31 Jan 2006 21:19:27 -0500

Related articles |
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NFA -> DFA on-the-fly determinization rsc@swtch.com (Russ Cox) (2006-01-31) |

Re: NFA -> DFA on-the-fly determinization d148f3wg02@sneakemail.com (Karsten Nyblad) (2006-02-02) |

Re: NFA -> DFA on-the-fly determinization rsc@swtch.com (Russ Cox) (2006-02-03) |

From: | "Russ Cox" <rsc@swtch.com> |

Newsgroups: | comp.compilers |

Date: | 31 Jan 2006 21:19:27 -0500 |

Organization: | Compilers Central |

Keywords: | lex, question |

I am trying to find a reference for the technique of converting an NFA

to a DFA as needed during NFA execution and caching the result to

avoid repeating the conversion at each step.

Thompson's 7094 implementation represents each DFA state as a list of

NFA states (themselves function pointers) and computes the next state

afresh on each transition.

As a simple example, suppose you have an NFA for matching "a..". The

NFA has four states [] [a] [a.] and [a..] (I am using [] to mean the

state corresponding to reading the given string). The DFA has 15 or

so states: [] [a] [!a] [aa] [a!a] [!aa] [!a!a] [aaa] [aa!a] ...

(here, !a means a character that is not a). Each DFA state is a list

of NFA states: [aa!a] = ([], [a.], [a..]), [a!aa] = ([], [a], [a..]),

and so on.

If Thompson's algorithm is in the [aa!a] state and reads an a, it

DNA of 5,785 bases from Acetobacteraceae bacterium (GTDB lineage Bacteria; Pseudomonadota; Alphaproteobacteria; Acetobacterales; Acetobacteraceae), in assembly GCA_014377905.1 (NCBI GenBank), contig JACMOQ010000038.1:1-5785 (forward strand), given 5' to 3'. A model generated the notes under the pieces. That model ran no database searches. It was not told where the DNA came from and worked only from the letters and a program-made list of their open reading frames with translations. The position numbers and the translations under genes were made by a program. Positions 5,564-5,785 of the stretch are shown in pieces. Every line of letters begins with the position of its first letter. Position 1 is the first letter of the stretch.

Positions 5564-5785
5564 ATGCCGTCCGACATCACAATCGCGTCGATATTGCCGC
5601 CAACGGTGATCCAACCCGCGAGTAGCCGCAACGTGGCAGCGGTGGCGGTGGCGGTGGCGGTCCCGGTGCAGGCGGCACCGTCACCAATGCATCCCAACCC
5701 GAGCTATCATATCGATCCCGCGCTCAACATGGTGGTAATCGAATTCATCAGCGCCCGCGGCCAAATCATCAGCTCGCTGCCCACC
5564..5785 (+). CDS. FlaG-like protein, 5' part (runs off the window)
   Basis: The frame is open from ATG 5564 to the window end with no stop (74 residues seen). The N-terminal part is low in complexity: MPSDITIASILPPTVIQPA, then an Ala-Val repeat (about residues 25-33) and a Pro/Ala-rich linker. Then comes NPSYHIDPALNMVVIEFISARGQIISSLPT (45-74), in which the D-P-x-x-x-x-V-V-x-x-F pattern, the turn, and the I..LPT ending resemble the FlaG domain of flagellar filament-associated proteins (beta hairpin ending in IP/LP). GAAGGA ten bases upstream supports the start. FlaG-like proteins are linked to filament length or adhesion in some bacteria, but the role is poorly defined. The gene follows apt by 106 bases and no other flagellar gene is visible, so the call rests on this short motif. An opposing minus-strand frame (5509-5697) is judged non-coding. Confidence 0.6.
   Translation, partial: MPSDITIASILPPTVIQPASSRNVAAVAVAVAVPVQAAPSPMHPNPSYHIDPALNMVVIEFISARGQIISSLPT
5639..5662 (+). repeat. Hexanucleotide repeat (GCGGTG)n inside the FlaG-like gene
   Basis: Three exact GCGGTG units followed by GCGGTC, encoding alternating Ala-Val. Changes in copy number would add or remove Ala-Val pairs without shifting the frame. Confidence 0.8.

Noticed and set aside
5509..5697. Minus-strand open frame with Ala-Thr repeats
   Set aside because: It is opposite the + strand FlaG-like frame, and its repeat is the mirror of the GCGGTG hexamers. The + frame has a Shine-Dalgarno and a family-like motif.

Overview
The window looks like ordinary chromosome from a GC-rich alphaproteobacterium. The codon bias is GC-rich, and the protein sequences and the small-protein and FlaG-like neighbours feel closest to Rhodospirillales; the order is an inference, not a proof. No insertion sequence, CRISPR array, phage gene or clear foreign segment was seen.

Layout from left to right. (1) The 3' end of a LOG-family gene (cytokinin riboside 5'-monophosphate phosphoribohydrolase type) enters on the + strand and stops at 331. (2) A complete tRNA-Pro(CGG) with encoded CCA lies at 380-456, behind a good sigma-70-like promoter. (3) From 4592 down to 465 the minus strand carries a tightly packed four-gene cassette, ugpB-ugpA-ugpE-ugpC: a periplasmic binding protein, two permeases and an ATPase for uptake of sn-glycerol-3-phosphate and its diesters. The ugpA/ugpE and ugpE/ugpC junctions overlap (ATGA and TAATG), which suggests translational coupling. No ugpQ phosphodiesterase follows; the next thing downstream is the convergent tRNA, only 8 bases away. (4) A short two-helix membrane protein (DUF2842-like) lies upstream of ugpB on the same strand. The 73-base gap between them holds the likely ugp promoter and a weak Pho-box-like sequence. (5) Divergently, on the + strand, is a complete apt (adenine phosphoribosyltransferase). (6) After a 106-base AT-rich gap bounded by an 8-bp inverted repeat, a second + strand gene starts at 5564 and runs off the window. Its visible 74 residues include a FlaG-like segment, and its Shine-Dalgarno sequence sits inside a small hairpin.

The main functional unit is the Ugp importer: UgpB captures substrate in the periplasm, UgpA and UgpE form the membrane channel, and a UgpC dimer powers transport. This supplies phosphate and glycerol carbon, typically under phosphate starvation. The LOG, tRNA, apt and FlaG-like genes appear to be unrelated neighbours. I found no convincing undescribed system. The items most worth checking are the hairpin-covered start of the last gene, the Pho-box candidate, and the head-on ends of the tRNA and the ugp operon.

executes the first list to produce the second list. The next time it

is in the [aa!a] state and reads an a, it will do this again. It does

not learn from past work. This is entirely reasonable given the

memory constraints at the time and the potentially large size.

It is a simple optimization to remember each state in some kind of

hash table and re-use previously-computed transitions. Assuming the

input only exercises a small part of the DFA, after you've primed the

DFA, each input character's processing is a single memory access.

In fact, this is the approach taken by Thompson's current grep, which

I posted a link to last month, but I expect that the fact that

NFA->DFA can be done incrementally has been well known for quite some

time.

With apologies for the long-winded explanation (I wanted it to be

clear why I wasn't asking for Thompson's 1968 paper), does anyone know

of any references to the original papers that pointed this out?

Thanks.

Russ

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